Quincy Animal Shelter Shares its Story With Animal Lovers in New England

Volunteer-run Quincy Animal Shelter is a 501(c)(3) nonprofit that has placed more than 7,000 cats and dogs into loving homes throughout MA and greater New England. With a "strict" no kill policy of any adoptable animal, the shelter strives to exercise the same ethical, humane treatment of animals in its facility that anyone would for their own feline and canine pets at home.

This type of care involves many volunteers, active and dedicated management - and a lot of money. With a budget running around $250,000 every year, the shelter has survived, and thrived, on the impassioned support of the Boston community.

Behind every animal organization, there are countless tales of the empowerment gained from unconditional love. We spoke to President of the Board of Directors Bre-anne Harris about what inspired her to get involved.

"On December 26, 2005 I adopted a deaf Dalmatian, Pongo, from a shelter in my hometown. At that time, Pongo had spent most of his life in and out the shelter as his prior homes were not the right fit for him; thankfully the shelter took good care of him," says Harris.

"What I didn't know at the time was that I needed Pongo as much as he needed me. What I learned from Pongo was a lot about myself and even more about what I had to give," Harris explains. "Seeing the dedication this shelter had for Pongo and the other animals inspired me to get involved in the local cause and help other animals that were not yet in their forever homes."

Harris began volunteering as a dog walker at the Quincy Animal Shelter in 2008, subsequently joining the Canine Team, Canine Training Team, and finally the Adoptions Team. Shortly after this, she began leading fundraising events around the community. Harris was fulfilling her vision through helping the animals of Quincy find their human caregivers.

"Pongo got sick and passed away in June of 2011, but he and his story continue to inspire me every day," says Harris. "When I was ready to get back to it, I started getting involved with QAS and helping with some events. I joined the Board of Directors in January of 2014."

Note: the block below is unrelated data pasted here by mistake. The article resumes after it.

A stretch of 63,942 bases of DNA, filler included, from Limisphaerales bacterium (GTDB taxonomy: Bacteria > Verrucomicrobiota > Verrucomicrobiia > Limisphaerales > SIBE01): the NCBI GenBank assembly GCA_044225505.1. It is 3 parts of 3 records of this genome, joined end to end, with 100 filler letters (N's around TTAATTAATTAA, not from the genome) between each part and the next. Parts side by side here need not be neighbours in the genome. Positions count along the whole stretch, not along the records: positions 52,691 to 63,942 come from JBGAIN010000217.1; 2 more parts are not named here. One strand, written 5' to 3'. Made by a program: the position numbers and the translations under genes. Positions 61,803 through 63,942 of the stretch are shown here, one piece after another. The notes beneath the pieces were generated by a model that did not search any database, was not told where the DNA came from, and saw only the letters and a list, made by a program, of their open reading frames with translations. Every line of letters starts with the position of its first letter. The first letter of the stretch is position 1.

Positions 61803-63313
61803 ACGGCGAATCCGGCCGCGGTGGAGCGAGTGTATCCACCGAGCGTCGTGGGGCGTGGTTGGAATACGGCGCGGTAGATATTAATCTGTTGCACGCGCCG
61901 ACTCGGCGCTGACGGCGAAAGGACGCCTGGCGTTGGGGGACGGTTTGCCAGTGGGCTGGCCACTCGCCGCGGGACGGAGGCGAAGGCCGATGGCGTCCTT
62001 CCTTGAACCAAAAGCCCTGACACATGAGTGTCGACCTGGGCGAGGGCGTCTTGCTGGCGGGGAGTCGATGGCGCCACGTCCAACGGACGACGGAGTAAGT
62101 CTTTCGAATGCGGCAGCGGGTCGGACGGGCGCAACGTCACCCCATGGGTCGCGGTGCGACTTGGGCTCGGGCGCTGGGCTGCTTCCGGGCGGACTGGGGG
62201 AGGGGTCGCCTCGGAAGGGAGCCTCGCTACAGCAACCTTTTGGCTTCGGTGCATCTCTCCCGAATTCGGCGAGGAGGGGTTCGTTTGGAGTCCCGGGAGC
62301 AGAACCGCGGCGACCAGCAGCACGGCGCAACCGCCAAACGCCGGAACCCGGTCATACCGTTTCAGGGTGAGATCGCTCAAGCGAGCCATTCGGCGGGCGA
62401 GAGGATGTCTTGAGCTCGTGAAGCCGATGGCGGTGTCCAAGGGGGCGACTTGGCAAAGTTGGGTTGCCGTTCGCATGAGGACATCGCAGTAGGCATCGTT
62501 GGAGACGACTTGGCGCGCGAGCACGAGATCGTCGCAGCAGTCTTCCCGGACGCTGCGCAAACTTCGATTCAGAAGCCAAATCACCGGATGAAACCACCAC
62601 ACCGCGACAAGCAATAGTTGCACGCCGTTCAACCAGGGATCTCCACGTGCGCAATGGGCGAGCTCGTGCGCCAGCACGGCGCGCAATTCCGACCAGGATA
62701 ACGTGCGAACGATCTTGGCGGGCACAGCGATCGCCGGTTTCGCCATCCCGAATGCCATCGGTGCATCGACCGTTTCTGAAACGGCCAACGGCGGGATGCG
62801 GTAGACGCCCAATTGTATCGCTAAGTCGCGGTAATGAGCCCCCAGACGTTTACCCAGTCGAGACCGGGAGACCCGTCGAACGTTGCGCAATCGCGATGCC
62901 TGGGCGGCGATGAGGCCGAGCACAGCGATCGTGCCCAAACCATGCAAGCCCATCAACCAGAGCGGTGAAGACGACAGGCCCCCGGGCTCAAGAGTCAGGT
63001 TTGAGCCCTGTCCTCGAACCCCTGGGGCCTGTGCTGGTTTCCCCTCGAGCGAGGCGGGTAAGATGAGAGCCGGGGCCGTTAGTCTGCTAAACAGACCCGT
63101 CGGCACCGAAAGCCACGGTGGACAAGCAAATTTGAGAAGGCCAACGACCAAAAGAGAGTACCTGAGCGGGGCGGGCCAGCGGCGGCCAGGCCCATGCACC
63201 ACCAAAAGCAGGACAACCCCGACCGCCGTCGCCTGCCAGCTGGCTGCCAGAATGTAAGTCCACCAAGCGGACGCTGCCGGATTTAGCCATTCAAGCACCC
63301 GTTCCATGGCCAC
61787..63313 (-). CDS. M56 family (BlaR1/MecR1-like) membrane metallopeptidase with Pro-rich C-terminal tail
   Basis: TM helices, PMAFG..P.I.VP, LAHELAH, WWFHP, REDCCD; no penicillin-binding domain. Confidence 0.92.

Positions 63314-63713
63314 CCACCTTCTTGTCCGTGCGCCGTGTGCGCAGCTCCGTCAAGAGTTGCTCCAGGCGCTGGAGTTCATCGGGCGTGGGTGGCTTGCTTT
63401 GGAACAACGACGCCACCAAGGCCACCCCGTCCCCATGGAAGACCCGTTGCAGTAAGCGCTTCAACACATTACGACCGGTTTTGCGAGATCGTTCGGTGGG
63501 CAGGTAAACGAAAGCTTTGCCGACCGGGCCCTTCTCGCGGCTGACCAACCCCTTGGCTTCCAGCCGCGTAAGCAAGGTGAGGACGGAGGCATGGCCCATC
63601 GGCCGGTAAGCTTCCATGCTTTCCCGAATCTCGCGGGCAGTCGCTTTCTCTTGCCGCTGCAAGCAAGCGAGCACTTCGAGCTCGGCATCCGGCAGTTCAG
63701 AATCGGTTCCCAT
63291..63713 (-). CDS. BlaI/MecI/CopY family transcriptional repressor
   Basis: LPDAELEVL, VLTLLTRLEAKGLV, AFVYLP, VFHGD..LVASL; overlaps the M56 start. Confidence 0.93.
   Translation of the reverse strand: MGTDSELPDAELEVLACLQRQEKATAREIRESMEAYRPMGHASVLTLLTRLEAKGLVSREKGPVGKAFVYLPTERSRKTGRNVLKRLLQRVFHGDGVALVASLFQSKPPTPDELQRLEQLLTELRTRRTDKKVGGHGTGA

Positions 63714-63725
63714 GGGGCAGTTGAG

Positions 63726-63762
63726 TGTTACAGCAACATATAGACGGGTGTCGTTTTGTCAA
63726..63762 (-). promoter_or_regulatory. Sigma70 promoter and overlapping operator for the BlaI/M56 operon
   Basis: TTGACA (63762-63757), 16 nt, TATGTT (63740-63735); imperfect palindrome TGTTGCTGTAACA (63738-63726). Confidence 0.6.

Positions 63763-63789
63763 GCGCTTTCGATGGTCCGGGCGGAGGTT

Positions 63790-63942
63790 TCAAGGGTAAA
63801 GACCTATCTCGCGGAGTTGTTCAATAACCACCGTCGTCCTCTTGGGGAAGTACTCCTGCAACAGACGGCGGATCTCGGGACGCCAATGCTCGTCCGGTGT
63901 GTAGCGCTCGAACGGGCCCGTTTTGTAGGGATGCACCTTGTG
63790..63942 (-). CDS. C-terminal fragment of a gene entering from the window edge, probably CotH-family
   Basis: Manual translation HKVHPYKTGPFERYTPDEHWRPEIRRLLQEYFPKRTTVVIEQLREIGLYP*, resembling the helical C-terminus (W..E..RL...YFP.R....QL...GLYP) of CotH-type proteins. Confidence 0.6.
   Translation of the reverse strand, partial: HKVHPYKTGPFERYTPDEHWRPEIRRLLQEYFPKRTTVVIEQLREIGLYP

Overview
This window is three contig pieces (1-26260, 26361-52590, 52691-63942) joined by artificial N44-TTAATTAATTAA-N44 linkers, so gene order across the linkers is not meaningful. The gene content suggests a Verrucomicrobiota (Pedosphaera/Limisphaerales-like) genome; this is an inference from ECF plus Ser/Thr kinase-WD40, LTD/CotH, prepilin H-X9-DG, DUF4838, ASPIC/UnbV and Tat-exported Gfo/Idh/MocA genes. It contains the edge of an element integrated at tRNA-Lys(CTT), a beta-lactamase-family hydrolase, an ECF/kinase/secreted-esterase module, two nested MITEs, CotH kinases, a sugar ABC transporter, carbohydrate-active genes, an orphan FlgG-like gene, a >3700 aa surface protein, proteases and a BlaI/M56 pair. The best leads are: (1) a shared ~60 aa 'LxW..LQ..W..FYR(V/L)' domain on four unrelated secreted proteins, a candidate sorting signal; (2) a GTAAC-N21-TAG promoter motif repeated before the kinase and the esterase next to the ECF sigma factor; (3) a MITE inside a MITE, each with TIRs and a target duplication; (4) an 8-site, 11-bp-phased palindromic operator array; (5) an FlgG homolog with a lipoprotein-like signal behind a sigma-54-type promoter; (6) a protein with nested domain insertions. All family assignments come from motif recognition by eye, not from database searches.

In September of that same year, Harris was elected President of the Board of Directors at QAS. She began working tirelessly to help homeless, neglected, and abused animals on a different level with the same love, passion, and tenacity as before.

QAS has been able to shape so many lives because of their volunteers' willingness to step up and go the extra mile when needed. Harris herself stepped up for 26.6 miles in the Boston Marathon, surpassing her original fundraising goal of $5,000 to bring in over $11,000 dollars for the organization.

A self-described "complete klutz and least-athletic person in history," Harris helped countless animals find loving homes on that day. After struggling with shin splints and compartment syndrome, Harris fought through physical therapy to compete in the Marathon. Her husband stood waiting for her at the finish line that day. "It was the most amazing thing I have ever done," says Harris. The true source of motivation behind her success story has to be the animals out there like Pongo, the shelter pet who meant so much to her.

Harris crossed the finish line, but QAS always has a constant battle ahead. "We rely solely on donations from our generous supporters to be able to do what we do. The general care and medical needs of our animals while they are in-between homes and our overall operating costs have grown to almost $250k annually. Costs will always increase and we will continue to grow but that means so will our need for donations," says Harris

In February 2014, Harris and her husband adopted a Golden Retriever named Dexter from QAS. Dexter and his older brother Ducky, an English Springer-Spaniel, are the love of their lives. "We may not have room in our home for more dogs but we certainly have the love in our hearts to help others," says Harris.

QAS is now celebrating its sixteenth year of successfully rescuing homeless animals, and it's up to Harris and other dedicated people, to ensure sure that this success continues.

With this kind of "dogged" determination, QAS is primed to continue its labor of love for years to come.

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